Preschoolers who lack sufficient home stimulation for language development often fall behind their peers in the vocabulary they will need for reading. A Canadian study finds that if educators at childcare centers use specially developed storybooks and actively engage the children, at-risk preschoolers learn more “magic words.”
Rigorous research in prevention science often depends on persuading the right people to take part and then keeping them involved. Recruitment and retention strategies used successfully to evaluate an anti-obesity program in New Mexico show just how much foresight, care and effort it can take.
Severely antisocial children are at particular risk of developing into juvenile offenders repeatedly involved in violence and increasingly serious crime. An independent evaluation of the Stop Now and Plan (SNAP) program underlines the need to ensure that early prevention services reach more families.
Shy children often struggle to feel comfortable and accepted at school. In a recent study in Northern Ireland, a targeted program helped many children with the worry, unhappiness, and peer problems that often go along with shyness.
Neuroscience is a rapidly developing field. Can a better understanding of what is happening in a child’s brain inform educational practices? Ongoing work by the UK-based Educational Endowment Foundation (EEF) and Wellcome Trust examines the potential use of neuroscience in the classroom, highlighting areas such as reading and mathematics where developments in neuroscience could help inform education.
Cultural barriers can prevent ethnic minority families from accessing child abuse prevention services, but program adaptation requires far more than language translation. Research with Latino families in Oklahoma shows how much care and effort may be needed to succeed.
Preschoolers with developmental disabilities and behavioral difficulties may find it especially hard to adjust to kindergarten and school. Kids in Transition (KITS), an innovative program for families, has been helping children to control their emotions and behaviors while improving their attentiveness in class.
Intensive, early intervention with maltreated children placed in foster homes can reduce emotional and behavioral problems while lowering the risk of added disruption when care placements break down. But if “intensive” equals “expensive” can the cost to taxpayers be justified?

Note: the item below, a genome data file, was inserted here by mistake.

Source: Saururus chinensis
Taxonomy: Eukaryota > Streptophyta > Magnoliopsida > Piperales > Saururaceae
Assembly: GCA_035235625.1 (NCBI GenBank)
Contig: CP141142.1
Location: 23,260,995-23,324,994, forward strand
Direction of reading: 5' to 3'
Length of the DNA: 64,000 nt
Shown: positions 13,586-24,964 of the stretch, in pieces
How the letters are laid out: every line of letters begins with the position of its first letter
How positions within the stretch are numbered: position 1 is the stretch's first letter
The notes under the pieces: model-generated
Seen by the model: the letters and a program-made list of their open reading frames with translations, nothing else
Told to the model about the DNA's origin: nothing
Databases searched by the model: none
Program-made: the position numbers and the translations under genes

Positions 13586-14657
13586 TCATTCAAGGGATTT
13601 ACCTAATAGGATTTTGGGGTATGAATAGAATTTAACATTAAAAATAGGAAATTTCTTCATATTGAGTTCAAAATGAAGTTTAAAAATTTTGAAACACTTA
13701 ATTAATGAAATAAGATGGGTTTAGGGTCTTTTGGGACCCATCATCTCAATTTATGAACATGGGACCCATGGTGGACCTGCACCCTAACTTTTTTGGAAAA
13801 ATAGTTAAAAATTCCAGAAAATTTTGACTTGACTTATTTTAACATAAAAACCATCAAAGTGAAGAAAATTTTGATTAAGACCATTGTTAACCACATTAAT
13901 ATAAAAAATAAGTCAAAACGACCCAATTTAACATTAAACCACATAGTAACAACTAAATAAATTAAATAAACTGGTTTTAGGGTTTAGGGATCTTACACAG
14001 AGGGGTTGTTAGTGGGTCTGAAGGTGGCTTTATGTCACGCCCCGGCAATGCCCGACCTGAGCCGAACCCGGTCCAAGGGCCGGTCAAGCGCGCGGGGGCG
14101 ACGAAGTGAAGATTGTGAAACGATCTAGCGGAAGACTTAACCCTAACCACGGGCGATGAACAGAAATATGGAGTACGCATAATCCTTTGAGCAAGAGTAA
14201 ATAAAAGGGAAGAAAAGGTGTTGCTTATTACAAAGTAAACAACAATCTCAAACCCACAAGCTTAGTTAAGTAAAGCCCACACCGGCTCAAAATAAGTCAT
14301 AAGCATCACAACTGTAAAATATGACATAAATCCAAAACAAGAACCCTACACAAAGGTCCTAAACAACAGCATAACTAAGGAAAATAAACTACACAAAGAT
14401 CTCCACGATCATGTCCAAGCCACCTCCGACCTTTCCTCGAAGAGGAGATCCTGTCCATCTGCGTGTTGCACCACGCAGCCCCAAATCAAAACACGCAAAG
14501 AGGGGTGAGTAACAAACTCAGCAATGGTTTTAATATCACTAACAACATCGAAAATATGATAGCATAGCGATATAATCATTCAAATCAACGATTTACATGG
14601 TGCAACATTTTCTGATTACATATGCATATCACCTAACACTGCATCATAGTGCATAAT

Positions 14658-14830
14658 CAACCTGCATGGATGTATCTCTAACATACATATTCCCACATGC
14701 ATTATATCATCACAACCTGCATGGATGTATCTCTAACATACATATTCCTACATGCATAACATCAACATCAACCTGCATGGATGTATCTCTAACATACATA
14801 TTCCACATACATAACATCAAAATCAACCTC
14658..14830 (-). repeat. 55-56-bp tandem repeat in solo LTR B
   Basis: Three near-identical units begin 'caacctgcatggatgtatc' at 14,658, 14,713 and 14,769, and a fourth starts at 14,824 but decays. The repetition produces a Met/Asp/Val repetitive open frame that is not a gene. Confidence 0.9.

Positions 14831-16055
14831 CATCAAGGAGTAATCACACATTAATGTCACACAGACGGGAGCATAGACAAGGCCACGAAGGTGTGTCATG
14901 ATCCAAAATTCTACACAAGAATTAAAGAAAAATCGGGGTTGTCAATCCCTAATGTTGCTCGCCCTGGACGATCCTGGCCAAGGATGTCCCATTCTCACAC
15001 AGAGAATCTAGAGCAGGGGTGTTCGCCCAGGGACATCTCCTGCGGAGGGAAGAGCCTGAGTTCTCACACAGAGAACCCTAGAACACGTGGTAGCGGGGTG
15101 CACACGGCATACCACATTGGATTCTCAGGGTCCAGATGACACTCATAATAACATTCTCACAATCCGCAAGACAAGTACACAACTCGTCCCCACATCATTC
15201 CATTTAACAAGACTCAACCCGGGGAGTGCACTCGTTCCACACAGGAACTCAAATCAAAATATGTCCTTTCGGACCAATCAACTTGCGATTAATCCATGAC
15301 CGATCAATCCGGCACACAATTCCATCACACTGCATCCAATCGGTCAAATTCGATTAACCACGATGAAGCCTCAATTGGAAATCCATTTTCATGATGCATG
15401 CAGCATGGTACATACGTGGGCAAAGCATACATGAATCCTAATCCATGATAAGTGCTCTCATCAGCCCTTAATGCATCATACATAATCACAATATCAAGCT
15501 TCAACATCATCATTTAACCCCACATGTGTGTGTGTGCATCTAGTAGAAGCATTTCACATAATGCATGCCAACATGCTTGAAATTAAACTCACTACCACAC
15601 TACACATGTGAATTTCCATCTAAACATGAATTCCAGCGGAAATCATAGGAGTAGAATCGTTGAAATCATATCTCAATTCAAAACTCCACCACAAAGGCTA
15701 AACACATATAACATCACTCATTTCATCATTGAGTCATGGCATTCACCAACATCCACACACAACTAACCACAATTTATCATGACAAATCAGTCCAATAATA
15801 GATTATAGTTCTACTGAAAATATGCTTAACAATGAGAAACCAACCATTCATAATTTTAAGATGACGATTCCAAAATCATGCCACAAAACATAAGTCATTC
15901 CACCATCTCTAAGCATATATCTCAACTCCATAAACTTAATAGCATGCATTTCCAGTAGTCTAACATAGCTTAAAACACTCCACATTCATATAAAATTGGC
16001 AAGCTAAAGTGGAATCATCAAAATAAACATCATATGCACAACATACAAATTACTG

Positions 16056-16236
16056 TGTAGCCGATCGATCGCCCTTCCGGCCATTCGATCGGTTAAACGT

Poverty and the stress it places on parents are key factors explaining why black and other minority children in America’s disadvantaged neighborhoods are at high risk for school underachievement, antisocial behavior and poor health. An evaluation of the ParentCorps program makes the case for delivering parenting and other preventive support through early years schooling.
When parental relationships break down with mom and dad in acrimonious conflict, it harms kids. Yet couples often find it hard to seek early preventive help when things start to go wrong. Research in the UK highlights the benefits of specialist training for frontline practitioners.
Half a million mothers are served by home visiting programs in the US alone. Thousands of them – in some studies, nearly two-thirds – have depression. They rarely get treatment. A new study suggests that home visiting could bring treatment to them with a cognitive behavioral therapy approach.
Parenting programs help improve parenting skills and children’s behavior in the short term – but do the effects last? They can, says a study in Ireland among disadvantaged families. 12 months after the program, parents were still happier, able to parent better, and less worried about their kids’ behavior than before the program. What’s more, the cost of other service use fell by 40% - pointing to major long-term savings.
You are growing up in a war zone where a ceasefire has just been declared. How might prevention science help you to avoid the potential for long-term harm caused by exposure to armed conflict and stress?